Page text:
Step 2. Rapid Response
- Define sportsmanship. Explain what you mean by "being a good sport" so that your kid understands your expectations. For example, discuss having a good attitude, being a good loser and gracious winner, respecting the final decision of any referee or umpire, and giving your maximum effort. Stress that there are different ways to show good sportsmanship, from shaking hands with an opponent or encouraging your teammate with a high five to passing the ball to someone else who has a better chance of scoring. It isn't always easy to congratulate the other team after you lose a close game, but this is exactly the kind of behavior you should explain is required.
- Don't always let your kid win. Make sure your child has the "opportunity" to lose (translation: don't always stack the deck in her favor) so that she'll be able to practice how to do so gracefully whenever she does lose (or win).
- Challenge the poor-sport view. If your child typically blames other people, criticizes her peers, or make excuses for her mistakes, challenge her view of the facts and help her understand why (in some cases) the loss was nobody's fault but her own. Then help her do an instant replay of the scenario in a responsible and more mature way.
- Emphasize personal best, not results. Don't ask "Did you win?" or "How many points did you make?" Your child quickly learns that you value the result of the contest far more than how she played or what she learned. Instead guide your child to think about her progress and her personal performance by asking such questions as
- Penalize any uncivil, aggressive behavior. If your child does display any aggressive, insulting, or rude behavior that goes over your line—such as booing, hitting, or cheating—follow through on your word and remove her ASAP from the activity. If your child's unsportsmanlike behavior is particularly egregious, let the coach know your intentions of removing her from the game. Ask the coach for support, and encourage him to "red card" your child as well.
- Call "foul" at the first hint of poor sportsmanship. Each and every time your kid displays poor sportsmanship, take her aside to correct the action immediately (or as soon as convenient). Point out the exact behavior that concerns you: "I heard you blaming others for your mistake." "You're fighting with the referee." "You're not letting anyone else take a turn." Then make sure she understands how to correct her behavior.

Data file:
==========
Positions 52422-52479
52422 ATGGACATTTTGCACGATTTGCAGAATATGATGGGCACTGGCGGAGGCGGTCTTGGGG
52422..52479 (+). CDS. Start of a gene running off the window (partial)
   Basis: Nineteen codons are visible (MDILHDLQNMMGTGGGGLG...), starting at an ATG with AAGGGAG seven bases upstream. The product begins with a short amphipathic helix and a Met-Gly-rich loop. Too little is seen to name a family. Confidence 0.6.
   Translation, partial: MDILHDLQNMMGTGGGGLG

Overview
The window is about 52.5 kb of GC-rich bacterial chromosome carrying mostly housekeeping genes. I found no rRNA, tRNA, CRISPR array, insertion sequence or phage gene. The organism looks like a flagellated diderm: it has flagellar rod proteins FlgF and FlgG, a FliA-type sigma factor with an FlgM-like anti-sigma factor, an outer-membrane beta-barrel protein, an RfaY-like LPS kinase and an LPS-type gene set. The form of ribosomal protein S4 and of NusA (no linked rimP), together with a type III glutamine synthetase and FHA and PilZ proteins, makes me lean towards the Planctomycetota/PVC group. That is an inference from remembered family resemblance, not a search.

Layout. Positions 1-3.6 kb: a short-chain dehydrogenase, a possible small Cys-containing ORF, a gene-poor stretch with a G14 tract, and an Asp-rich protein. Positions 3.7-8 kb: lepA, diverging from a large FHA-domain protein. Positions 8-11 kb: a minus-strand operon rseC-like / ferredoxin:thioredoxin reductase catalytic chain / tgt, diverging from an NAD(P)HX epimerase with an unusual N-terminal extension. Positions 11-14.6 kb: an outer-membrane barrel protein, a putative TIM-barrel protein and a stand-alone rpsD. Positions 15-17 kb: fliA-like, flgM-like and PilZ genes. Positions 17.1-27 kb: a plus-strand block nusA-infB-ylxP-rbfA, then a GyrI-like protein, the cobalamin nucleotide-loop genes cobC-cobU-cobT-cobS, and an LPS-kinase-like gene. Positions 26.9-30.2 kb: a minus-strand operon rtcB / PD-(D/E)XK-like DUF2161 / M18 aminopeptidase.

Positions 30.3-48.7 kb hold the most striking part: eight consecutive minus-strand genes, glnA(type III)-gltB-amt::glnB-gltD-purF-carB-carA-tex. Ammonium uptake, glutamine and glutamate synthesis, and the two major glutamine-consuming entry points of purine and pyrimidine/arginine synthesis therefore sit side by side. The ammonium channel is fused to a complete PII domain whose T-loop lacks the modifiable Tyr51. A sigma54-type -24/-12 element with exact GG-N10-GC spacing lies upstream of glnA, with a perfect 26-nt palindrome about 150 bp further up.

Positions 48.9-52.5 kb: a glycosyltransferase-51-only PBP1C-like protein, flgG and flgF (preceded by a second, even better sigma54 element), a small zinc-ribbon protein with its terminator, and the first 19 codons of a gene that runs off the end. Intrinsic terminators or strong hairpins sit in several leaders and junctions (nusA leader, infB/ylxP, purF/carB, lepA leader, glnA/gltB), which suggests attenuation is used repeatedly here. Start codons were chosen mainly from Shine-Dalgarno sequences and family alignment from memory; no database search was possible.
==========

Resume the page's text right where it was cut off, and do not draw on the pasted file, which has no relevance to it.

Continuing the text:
"How did you play?"
"How was that for you?"
"Did you do the best you could?"
"How did you feel doing that?"
"What's the most important thing you learned today?"
"Is there anything you wish you could have done differently?"
"What will you do differently next time?"
"Don't worry about the other kids. You can't change their performance, only yours."
Step 3. Develop Habits for Change
- Play and lose together gracefully. Dust off the Monopoly or Clue games and hold Family Game Nights. Or set up a volleyball net or chalk up a basketball court on the driveway. Playing games together is a great way to help kids learn the rules of good sportsmanship. Model the rules of good sports as you play together: stick to the rules, make no excuses or criticism, play to the end, congratulate the winner. And if you do lose, show how to do so gracefully.
- Identify a poor losing response. What is the typical way your child displays poor sportsmanship? For instance, does she lose her temper? Insult the other players? Argue with the coach? Change rules midstream for her advantage? Cry or complain? Quit midstream? Once you identify the exact behavior, point it out to your child and tell her what to do instead. "If you start the game, you must finish." "You must stick to the rules you agreed to." "You may not argue with the referee." Then focus on correcting that one poor-loser response.
- Evaluate sports manners that need a tune-up. Your next step to boosting good sportsmanship is to evaluate which sports manners need a tune-up. Here are a few of the core principles of good sportsmanship to help in your assessment. How many sportsmanlike habits does your child display? Check those that apply to your child: